- Faidon also worked with Aaron Schulz and made Ceph at Eqiad the primary media storage back-end, leaving Swift at Tampa as a secondary fail-over back-end. This means that MediaWiki application servers were writing to & reading from there for about four & two weeks respectively. More recently, the cluster encountered some problems and traffic was temporarily reverted back to Tampa. Faidon is now upgrading Ceph software to the newer upstream version, Cuttlefish, which addresses a number of problems that were encountered during this time and were successfully reported to Ceph developers. Testing will resume after that happens, both by re-enabling Ceph as a MediaWiki back-end and by switching a portion of Varnish traffic to Ceph.
- Mark and Faidon started working on migrating the Text Squid servers to use Varnish instead. In Mark’s preliminary tests on 1 Esams and 4 Eqiad servers, the results look encouraging. He will start adding more traffic to them in the coming weeks.
- The routine dumps of Wikidata ran into two roadblocks, one of them related to the way that Recent changes patrol and autopatrolling are handled in MediaWiki. While a local workaround is in place, there has been discussion of revamping the patrolling mechanism including changes to the database . The other issue, affecting the full history content dumps, also has a temporary workaround until we can decide what the meaning of the
rev_lenfield in the database for revisions really means.
- The mwxml2sql utils have been through some testing and bug fixes, and a volunteer is interested in packaging them for Debian to accompany his code for local installation of a mirror of Wikipedia (or the project of one’s choice).
- Incremental dumps will be developed this summer by User:Svick as part of this year’s GSoC program. We’re happy to have him and can’t wait for the finished code!
- This month was mostly dedicated to bringing Tool Labs online, but a number of other changes occurred as well. Work has progressed on AJAXification of the OpenStackManager interface. Instance reboot actions are now using this and there are gerrit changes awaiting review for instance console output, instance deletion, and some IP address actions. The custom virtual machine image had a number of fixes this month improving reliability and boot speed. We expect further improvements with upgrades to the OpenStack grizzly or havana releases. OpenStack was upgraded from the essex release to the folsom release, increasing speed of operations and bringing some new features (such as instance resizing). We’ll be making these features available for use soon. All virtualization hosts and all instances were upgraded for a kernel security vulnerability and were rebooted this month, causing roughly an hour of scheduled downtime. Work has also been progressing on creating instances pre-configured for doing MediaWiki development; this has been working in the past, but it is now more reliable, faster, and meets our legal team’s requirements for MediaWiki installations in Labs. Work has also progressed on a more reliable development environment for Labs itself. Soon it should be possible to install a pre-configured instance ready for making changes to the Labs infrastructure.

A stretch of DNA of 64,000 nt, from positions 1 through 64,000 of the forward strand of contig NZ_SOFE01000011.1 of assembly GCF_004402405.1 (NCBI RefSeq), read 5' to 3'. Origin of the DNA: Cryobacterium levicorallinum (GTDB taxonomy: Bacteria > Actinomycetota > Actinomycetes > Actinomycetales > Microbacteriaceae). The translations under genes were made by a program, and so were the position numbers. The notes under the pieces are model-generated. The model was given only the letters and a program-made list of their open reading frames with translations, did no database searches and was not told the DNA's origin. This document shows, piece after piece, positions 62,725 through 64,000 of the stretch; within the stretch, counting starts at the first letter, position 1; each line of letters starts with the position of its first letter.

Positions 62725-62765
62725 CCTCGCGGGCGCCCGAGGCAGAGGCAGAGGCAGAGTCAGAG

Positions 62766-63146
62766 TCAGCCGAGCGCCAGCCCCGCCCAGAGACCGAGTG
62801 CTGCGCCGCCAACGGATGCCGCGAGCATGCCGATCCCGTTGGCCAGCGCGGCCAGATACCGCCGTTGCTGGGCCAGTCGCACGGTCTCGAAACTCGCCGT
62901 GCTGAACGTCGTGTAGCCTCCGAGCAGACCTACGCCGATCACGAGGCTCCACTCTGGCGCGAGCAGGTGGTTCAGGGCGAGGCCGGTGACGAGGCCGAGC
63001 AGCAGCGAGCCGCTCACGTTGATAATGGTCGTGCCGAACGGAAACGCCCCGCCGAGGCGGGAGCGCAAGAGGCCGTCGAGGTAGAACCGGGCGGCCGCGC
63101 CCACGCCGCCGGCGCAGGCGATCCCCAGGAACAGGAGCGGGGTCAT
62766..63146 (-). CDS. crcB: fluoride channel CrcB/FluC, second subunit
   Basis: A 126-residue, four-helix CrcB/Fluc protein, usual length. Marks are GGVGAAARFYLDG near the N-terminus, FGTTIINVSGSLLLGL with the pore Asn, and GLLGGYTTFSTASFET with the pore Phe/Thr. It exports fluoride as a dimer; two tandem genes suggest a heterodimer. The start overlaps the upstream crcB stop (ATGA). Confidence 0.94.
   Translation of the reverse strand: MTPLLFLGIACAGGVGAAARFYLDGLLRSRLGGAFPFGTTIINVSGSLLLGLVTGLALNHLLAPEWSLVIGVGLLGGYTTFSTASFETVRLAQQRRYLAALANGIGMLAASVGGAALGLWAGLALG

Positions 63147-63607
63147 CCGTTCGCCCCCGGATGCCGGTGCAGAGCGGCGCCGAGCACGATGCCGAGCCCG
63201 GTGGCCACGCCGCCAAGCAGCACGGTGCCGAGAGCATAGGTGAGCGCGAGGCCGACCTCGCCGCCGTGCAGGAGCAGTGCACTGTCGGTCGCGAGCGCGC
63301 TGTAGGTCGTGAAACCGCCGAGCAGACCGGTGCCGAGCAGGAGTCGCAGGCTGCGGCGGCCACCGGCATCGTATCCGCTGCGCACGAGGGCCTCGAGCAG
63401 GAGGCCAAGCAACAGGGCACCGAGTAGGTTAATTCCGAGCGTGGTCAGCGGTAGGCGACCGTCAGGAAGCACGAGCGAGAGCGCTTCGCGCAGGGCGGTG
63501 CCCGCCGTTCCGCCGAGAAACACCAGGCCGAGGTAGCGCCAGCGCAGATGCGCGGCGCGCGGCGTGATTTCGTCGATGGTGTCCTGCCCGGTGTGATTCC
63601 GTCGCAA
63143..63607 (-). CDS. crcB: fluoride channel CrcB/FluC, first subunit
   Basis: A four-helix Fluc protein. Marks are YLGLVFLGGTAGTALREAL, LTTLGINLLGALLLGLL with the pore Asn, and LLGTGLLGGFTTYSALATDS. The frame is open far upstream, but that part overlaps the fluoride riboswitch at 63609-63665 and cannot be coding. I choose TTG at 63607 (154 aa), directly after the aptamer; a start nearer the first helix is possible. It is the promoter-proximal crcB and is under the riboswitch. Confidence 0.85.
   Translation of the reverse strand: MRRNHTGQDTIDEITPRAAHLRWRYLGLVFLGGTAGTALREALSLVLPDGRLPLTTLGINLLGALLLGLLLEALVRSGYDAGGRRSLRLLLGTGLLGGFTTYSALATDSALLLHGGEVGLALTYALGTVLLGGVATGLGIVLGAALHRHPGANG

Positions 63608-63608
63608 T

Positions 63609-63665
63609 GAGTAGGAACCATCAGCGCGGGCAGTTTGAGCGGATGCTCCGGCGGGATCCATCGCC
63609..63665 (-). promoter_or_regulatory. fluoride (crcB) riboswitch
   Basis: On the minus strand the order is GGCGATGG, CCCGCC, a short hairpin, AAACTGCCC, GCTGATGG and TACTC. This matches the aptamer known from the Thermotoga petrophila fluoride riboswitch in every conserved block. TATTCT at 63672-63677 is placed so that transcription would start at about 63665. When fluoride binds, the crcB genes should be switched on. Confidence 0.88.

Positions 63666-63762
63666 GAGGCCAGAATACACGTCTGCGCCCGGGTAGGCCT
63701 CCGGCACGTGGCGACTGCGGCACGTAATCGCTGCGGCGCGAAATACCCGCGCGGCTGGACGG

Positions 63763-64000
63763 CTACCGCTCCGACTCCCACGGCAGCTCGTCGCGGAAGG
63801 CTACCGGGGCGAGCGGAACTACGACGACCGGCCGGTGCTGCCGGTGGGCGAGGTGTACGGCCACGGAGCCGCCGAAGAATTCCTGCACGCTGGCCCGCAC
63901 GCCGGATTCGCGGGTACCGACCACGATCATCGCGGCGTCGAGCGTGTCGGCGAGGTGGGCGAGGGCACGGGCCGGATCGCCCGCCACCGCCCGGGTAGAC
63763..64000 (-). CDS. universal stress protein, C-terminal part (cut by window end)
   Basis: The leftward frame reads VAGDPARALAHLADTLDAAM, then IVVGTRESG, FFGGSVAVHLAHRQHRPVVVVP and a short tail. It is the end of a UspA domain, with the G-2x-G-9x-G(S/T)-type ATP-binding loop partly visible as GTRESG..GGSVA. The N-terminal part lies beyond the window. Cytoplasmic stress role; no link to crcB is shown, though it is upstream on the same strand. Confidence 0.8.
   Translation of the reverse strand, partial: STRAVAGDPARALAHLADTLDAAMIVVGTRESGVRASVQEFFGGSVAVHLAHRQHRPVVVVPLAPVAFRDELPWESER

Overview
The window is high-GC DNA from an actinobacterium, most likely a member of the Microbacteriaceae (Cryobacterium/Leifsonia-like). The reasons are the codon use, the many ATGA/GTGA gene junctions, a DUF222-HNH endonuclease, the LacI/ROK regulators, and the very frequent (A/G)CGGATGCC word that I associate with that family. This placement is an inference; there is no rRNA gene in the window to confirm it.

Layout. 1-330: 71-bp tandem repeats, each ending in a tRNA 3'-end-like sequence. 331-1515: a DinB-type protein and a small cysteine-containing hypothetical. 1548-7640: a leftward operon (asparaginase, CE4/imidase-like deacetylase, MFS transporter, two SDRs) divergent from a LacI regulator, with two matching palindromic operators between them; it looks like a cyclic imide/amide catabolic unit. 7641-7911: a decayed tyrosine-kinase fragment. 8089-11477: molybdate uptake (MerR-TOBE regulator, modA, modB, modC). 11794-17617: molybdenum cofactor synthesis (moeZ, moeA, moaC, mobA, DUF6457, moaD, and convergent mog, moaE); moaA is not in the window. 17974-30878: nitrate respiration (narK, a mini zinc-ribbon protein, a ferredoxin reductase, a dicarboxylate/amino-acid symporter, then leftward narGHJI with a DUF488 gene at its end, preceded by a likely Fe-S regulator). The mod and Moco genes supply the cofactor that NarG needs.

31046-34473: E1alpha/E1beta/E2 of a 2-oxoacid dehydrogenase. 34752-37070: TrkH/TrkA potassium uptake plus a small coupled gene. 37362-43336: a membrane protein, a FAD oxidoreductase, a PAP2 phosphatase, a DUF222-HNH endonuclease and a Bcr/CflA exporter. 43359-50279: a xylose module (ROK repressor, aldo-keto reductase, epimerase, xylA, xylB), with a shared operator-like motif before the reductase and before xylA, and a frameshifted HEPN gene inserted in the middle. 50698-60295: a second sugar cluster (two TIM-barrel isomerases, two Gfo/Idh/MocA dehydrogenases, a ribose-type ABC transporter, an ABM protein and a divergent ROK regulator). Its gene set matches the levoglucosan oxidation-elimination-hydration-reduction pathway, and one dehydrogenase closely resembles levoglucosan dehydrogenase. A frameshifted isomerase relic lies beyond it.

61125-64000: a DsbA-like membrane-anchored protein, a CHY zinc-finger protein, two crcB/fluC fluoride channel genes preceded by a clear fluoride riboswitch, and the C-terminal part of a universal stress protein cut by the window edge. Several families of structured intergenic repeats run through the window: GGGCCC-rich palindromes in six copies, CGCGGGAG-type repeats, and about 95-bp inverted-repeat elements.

- Tool Labs is now operational, with roughly 150 tools already migrated. With the completion of the basics of replication (all but s7 are operational), there remains no roadblocks for migration. During the week since the Amsterdam Hackaton, a fair number of minor issues have been found and fixed, and the general consensus from users is that the environment is functional. On the roadmap for the next month is cleaning up some of the management for replication (so that it is more generalized), finish s7, and help users with their migration issues.
- Tool Labs work has also added a new feature available to all of Labs: service groups. Service groups are a user/group combination available locally within a project. Service group membership allows regular users to sudo to the service groups, allowing per-project service users, rather than needing to create local users via puppet, or create global users via wikitech.
- Work progresses on puppetizing more OpenStack services and the OpenStackManager extension. Currently OSM development is hampered by a lack of test installs; soon we should have the ability to easily create new labs instances running Openstack and OpenStackManager for testing and development.
Editor retention: Editing tools